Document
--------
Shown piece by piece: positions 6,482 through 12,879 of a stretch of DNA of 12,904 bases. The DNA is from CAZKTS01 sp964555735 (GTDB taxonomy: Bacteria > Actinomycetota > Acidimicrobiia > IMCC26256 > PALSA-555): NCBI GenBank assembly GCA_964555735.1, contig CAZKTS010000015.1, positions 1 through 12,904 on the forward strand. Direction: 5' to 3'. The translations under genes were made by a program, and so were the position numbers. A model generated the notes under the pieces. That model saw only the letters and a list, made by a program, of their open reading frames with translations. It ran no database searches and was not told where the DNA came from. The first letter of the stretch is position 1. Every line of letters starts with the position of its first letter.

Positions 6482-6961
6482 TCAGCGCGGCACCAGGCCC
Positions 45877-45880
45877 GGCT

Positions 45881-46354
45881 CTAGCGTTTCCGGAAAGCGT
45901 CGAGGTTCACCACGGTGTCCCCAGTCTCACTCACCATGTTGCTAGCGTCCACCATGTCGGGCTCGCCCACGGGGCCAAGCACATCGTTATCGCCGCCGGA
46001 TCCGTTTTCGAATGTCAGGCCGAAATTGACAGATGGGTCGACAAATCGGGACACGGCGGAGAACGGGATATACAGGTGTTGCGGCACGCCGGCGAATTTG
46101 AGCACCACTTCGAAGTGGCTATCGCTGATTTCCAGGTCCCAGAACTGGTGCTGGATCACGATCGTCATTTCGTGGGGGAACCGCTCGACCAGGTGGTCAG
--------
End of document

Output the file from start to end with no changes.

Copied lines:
Shown piece by piece: positions 6,482 through 12,879 of a stretch of DNA of 12,904 bases. The DNA is from CAZKTS01 sp964555735 (GTDB taxonomy: Bacteria > Actinomycetota > Acidimicrobiia > IMCC26256 > PALSA-555): NCBI GenBank assembly GCA_964555735.1, contig CAZKTS010000015.1, positions 1 through 12,904 on the forward strand. Direction: 5' to 3'. The translations under genes were made by a program, and so were the position numbers. A model generated the notes under the pieces. That model saw only the letters and a list, made by a program, of their open reading frames with translations. It ran no database searches and was not told where the DNA came from. The first letter of the stretch is position 1. Every line of letters starts with the position of its first letter.

Positions 6482-6961
6482 TCAGCGCGGCACCAGGCCC
Positions 45877-45880
45877 GGCT

Positions 45881-46354
45881 CTAGCGTTTCCGGAAAGCGT
45901 CGAGGTTCACCACGGTGTCCCCAGTCTCACTCACCATGTTGCTAGCGTCCACCATGTCGGGCTCGCCCACGGGGCCAAGCACATCGTTATCGCCGCCGGA
46001 TCCGTTTTCGAATGTCAGGCCGAAATTGACAGATGGGTCGACAAATCGGGACACGGCGGAGAACGGGATATACAGGTGTTGCGGCACGCCGGCGAATTTG
46101 AGCACCACTTCGAAGTGGCTATCGCTGATTTCCAGGTCCCAGAACTGGTGCTGGATCACGATCGTCATTTCGTGGGGGAACCGCTCGACCAGGTGGTCAG